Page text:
This spider is a little guy, and that is the only reason his mode of transport works. When the Stegodyphus wants to move long distances it takes to the wind. It will raise its tail in the air and release a large amount of threads in the air. After it has released enough the wind will create enough lift for it to actually take off.
There are 21 different species of the Stegodyphus. Most are found in Africa, Europe and Asia. There are a few species that have made their way to Brazil. Not all species of Stegodyphus use ballooning as a form of dispersal.
These creatures are very small with an average length of only 10mm, and an average weight of only 85 to 150mg. This small mass and body size are the reason that it is able to be carried away by the wind. This type of transportation obviously has a very small mass limit. The spider lets out 3 to 4 strands of thread to induce this floating transportation, each a length of about 60 to 80 centimeters for an overall length of 1.8 to 3.2 meters. The original study states that they can reach altitudes of over 1000 meters above the ground.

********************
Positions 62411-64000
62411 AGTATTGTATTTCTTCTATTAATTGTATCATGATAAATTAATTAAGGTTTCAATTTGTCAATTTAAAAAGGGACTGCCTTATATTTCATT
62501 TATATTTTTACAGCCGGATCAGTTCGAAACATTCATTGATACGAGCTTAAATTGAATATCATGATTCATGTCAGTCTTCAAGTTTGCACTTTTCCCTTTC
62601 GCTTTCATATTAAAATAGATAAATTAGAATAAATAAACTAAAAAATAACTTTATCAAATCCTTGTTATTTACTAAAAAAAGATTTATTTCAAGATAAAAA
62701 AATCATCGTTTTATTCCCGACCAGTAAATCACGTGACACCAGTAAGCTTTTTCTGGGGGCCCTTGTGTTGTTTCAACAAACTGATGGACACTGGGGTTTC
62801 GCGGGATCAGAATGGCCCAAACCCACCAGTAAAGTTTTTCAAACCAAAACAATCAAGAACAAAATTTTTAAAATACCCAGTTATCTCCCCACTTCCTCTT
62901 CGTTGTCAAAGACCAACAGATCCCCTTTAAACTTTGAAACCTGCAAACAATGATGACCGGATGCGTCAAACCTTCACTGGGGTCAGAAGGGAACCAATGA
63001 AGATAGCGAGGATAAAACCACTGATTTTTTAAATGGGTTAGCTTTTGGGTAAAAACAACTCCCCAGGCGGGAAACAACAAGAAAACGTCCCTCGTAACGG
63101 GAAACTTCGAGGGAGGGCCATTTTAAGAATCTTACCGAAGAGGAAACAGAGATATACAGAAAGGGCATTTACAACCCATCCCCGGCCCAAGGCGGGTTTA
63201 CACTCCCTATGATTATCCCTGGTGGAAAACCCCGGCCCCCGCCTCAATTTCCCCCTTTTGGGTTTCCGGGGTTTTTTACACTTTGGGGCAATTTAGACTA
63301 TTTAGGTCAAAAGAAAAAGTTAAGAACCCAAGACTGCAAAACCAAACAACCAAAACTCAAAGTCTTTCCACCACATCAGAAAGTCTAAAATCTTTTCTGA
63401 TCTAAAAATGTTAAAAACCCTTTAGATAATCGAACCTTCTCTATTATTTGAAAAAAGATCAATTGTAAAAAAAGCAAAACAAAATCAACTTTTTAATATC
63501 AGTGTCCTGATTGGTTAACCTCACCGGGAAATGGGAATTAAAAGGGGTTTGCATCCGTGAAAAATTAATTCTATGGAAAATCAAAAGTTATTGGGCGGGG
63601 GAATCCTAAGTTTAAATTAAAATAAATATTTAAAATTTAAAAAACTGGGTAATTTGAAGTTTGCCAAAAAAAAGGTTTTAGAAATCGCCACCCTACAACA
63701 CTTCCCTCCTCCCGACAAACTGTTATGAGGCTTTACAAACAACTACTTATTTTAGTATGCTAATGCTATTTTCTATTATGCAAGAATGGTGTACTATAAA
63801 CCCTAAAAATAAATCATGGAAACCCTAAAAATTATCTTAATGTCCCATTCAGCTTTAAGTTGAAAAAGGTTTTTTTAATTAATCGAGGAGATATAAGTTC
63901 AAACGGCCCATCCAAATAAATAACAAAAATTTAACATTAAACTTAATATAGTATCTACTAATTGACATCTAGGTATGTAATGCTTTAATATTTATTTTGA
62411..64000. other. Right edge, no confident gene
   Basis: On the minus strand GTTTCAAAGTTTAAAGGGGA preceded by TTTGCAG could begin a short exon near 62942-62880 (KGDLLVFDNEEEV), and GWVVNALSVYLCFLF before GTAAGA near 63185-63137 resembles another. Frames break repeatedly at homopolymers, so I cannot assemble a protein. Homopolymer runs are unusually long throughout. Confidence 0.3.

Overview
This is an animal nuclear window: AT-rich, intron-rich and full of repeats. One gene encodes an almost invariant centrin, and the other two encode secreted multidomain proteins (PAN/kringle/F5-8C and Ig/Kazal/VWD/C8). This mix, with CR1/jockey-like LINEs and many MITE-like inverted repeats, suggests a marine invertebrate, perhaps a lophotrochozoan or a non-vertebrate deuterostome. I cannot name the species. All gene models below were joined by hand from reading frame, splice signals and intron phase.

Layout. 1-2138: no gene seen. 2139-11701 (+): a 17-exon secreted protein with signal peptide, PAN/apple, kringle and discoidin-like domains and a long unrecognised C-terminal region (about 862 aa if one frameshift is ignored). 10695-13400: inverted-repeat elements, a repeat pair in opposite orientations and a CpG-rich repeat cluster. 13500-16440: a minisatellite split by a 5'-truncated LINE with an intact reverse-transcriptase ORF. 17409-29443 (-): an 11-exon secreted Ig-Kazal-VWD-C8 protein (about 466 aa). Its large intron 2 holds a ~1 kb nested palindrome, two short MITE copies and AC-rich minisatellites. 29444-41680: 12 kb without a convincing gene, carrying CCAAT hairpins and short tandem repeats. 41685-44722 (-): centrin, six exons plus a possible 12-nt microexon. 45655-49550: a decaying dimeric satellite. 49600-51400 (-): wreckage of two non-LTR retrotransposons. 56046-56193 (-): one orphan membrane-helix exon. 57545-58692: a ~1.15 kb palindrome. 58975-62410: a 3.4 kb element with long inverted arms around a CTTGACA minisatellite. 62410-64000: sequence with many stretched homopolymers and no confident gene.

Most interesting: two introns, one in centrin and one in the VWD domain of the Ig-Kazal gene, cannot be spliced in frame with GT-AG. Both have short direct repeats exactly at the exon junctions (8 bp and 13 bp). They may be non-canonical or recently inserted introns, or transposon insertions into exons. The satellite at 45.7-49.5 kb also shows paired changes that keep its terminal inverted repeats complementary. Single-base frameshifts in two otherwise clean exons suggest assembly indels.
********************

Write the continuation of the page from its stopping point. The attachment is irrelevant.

The most recent study has shown that the Stegodyphus is able to gain altitude after releasing many strands of silk. These fan out to create a large surface area, which enables larger or more massive spiders to disperse as well. Although they have no ability to maneuver while in the air it is impressive that they have found such a unique way to disperse themselves. This technique obviously works well, because they have spanned to four different continents.
I was unable to find a video of this happening, but a few pictures illustrate just how this works. In the first one you can see how they raise their tails to begin releasing the thread. In the second photo if you look closely behind its tail you can see some of the thread.
1. Wickler and Seibt. Springer Link. Aerial Disperal by Ballooning in Adult Stegodyphus mimosarum, 1986. 2 Oct. 2011.
2. Joh R. Henschel, Jutta Schneider and Yael D. Lubin. Journal of Arachnology. Dispersal Mechanisms of Stegodyphys: Do They Balloon?, 1995. 2 Oct. 2011
3. Jutta M. Schneider, Jörg Roos, Yael Lubin, and Johannes R. Henschel. Journal of Arachnology. Dispersal of Stegodyphus Dumicola: They Do Balloon After All! 2001. 2 Oct 2011.